These two goals (networking and making friends) overlapped each other so I decided to compress them into one entry.
Networking was easy. Online, I participated in Blogging 101 and connected with bloggers around the world. It amazes how insightful bloggers can be in word and image. In June, I attended my first alumni gathering at my alma mater, NYU Polytechnic School of Engineering. I didn’t see anyone from my class. But I chatted with other alumni, received some job searching tips and passed out my résumé. I also joined an advanced Toastmasters club in Midtown. It was fun talking with other members and participating in debates. I also attended some Catholic young adult events in the city. (I will expand on this in a later entry). It was great being outside the family homestead and meeting people.
But making friends were another thing. Twelve years after I left New York, all but one of my old friends had moved on or moved out. So I was starting all over again. I had hoped to become friends with a few people by the end of the summer. Maybe I was too ambitious on this goal. I remember that it took about a year in one place before I had friends. Free time was limited with the people I met at various events. Yet the faces were becoming familiar although the names may slip my mind.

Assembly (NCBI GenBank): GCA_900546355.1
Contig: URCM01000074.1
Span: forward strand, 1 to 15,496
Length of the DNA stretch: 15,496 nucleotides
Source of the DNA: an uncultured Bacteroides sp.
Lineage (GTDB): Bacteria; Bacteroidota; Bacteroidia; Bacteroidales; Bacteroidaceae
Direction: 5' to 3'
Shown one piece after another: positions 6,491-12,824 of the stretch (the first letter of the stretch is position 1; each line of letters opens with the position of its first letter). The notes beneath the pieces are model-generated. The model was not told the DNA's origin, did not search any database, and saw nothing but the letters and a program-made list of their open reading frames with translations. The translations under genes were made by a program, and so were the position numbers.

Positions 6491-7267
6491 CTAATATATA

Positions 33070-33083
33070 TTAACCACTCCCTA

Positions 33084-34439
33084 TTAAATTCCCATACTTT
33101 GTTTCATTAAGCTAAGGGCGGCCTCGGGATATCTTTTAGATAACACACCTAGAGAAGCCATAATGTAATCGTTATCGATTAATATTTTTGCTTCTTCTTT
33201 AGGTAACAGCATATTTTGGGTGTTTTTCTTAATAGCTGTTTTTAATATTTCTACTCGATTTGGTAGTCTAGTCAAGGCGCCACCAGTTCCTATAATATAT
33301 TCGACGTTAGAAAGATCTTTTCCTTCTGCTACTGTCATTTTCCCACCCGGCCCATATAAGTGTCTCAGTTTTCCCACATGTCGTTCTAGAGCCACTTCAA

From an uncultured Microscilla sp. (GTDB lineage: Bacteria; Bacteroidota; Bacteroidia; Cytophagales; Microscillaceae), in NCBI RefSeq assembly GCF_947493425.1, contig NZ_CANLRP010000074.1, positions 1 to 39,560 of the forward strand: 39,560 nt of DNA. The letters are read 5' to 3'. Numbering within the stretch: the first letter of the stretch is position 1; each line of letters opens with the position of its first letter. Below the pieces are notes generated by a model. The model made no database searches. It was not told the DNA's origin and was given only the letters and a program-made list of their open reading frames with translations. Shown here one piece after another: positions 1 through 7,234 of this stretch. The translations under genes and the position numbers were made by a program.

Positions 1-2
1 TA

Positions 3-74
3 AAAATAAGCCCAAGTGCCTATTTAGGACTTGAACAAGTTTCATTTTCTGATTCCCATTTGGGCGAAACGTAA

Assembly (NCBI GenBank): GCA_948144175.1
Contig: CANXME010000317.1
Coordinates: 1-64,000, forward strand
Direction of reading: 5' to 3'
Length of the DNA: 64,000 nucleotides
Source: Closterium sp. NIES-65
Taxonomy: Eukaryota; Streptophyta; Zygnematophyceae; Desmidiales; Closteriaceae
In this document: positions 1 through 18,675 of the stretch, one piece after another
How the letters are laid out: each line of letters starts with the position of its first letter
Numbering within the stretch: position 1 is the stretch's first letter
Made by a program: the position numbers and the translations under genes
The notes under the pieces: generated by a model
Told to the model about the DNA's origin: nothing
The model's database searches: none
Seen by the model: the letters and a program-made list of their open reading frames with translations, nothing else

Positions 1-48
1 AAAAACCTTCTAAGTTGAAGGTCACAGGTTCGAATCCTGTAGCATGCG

One of the people I hung out with was Philippe. From the Boston area, he was familiar with St. Clement’s. His sister usually goes there. We chatted at the Keg Room in Midtown on Aug. 10 and shared our back stories. His journey toward medical school and Christ was inspiring. We discussed about hanging out in Boston when Philippe visits. This city was becoming no longer faceless.
My frustration would’ve gotten the best of me. But I remembered that I should also maintain the friendships I had formed around the country. I tried to reach out to friends around the country. Sometimes, we connected and other times we just missed each other. One must keep the door open and the messages flowing.
On July 24, I hung out with my friend Patrick. It’s ironic that we used to hate each other’s guts in high school. Yet we become friends over the years and stayed in touch over the years. We would talk about movies, games, current events, sports and life. Patrick is my go-to person for anything Godzilla, gaming and anime.
Every time I visited the city, he would humor me and accompany me to a restaurant that I saw on TV or read online. This time, we rode the A train from 111 Street in Queens to Dyckman Street in Inwood at the northern tip of Manhattan. A short way from the subway station, Tonnie’s Minis specializes in customers building their own cupcake.
I ordered a red velvet cupcake with lemon frosting, topped with Skittles, walnuts and coconut flakes. The cupcake was delicious although I should’ve gone with M&M’s instead of Skittles. I washed it down with mango/passion fruit iced tea.
Afterward, we walked up to the 207 Street station so we can say that we had ridden an A train from the first station in Manhattan. We ventured over to Queens Center so Patrick can check the games and DVDs. At the discount section by the cash registers, I spotted this stuffed Minion.
We ate at Sbarro’s and made our way back to the old neighborhood.
One friend and a slew of acquaintances in a city of 8 million. Maybe that makes all the difference.
Next goal for review: Job hunt